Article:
We told you about these new requirements last year. You can refresh your memory on them by reading our most recent E-mail Extra Bulletin about it on our web site (see Trophy Shipment Boondoggle Emerging, posted June 10). It seems that despite warnings, some shipping companies have used unacceptable packing materials, resulting in a number of trophy shipments being sent back to Spain, Tanzania, Zambia and Zimbabwe. The regulations went into effect last September, but shippers were given a grace period to comply. That grace period has ended, and as of July 1, all noncompliant shipments will be returned without exception at the cost of the receiver/importer.
The reshipment of trophies is not only costing a lot of money, but it is creating a paperwork nightmare from some clients. Seems a number of the shipments being sent back to their countries of origin contained CITES animals, and because the crates cleared US Fish & Wildlife Service before going to USDA, affected hunters must re-apply for CITES permits before their trophies can be re-shipped to them.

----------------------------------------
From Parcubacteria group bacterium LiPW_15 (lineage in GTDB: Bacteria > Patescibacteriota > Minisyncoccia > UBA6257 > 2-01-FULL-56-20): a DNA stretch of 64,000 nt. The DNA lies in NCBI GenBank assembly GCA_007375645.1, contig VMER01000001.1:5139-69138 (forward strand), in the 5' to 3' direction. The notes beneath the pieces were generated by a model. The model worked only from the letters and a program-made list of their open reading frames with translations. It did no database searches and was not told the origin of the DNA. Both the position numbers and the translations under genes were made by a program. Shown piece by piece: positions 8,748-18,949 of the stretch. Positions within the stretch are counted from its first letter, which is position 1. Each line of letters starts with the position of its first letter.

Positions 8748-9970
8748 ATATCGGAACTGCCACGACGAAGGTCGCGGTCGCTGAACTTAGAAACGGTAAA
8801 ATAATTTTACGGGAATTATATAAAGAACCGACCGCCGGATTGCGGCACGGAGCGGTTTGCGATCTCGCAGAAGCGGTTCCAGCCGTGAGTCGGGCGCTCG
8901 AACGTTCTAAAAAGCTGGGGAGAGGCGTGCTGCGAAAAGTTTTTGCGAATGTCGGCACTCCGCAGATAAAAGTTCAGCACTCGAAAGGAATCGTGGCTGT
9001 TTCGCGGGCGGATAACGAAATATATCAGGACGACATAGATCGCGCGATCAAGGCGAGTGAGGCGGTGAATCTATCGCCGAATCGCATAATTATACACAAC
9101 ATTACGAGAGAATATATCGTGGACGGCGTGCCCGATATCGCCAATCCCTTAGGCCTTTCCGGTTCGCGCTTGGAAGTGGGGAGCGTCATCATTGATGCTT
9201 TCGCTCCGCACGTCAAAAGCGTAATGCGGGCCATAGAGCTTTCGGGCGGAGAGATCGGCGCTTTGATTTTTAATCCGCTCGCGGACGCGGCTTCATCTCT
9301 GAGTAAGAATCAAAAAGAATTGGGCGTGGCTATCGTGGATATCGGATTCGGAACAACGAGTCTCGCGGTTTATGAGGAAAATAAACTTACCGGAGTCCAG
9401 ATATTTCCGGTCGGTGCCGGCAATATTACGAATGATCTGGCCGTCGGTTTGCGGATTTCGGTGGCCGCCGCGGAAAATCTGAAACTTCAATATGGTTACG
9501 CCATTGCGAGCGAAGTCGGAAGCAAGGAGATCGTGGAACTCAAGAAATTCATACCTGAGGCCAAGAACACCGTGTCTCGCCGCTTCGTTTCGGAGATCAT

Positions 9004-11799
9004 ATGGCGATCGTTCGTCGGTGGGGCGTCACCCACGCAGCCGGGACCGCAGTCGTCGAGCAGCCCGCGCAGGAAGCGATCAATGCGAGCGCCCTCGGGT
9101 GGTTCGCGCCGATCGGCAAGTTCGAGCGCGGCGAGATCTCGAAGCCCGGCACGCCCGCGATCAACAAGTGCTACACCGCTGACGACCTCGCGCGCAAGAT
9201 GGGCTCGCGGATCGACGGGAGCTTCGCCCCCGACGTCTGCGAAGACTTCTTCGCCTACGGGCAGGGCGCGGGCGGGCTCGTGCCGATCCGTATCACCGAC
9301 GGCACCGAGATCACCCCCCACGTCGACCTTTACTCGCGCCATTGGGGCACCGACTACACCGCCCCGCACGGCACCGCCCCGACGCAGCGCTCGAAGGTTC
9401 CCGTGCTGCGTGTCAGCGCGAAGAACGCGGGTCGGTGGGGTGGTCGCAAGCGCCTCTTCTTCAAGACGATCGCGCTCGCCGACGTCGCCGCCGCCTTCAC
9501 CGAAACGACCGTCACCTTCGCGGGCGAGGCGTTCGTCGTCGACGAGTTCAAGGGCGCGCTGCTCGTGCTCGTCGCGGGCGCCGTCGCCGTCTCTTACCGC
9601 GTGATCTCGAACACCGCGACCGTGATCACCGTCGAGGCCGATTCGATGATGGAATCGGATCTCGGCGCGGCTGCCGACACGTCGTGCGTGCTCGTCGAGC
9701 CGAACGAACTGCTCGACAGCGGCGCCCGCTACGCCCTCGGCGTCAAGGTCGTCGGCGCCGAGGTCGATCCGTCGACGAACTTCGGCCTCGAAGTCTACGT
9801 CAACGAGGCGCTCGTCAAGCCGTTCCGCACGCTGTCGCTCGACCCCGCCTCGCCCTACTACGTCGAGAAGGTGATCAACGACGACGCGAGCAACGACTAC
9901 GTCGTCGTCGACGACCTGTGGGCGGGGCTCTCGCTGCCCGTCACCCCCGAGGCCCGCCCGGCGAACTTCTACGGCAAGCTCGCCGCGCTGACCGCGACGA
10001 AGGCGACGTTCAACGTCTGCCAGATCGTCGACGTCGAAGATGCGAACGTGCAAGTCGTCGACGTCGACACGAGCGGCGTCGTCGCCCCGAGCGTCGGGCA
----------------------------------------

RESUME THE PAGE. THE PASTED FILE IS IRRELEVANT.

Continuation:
If you have trophies in a foreign country that have not been shipped yet, you may want to get in touch with the company handling your trophies. Find out if the crating material they plan to use meets the new standards. Heavy duty cardboard cartons, by the way, do not require the special stamps that wood crates need. Tell your shipper to visit the APHIS web site at www.aphis.usda .gov/ppg/wpm/; or visit the IPPC web site at www.ippc.int/IPP/En/ispm.jsp.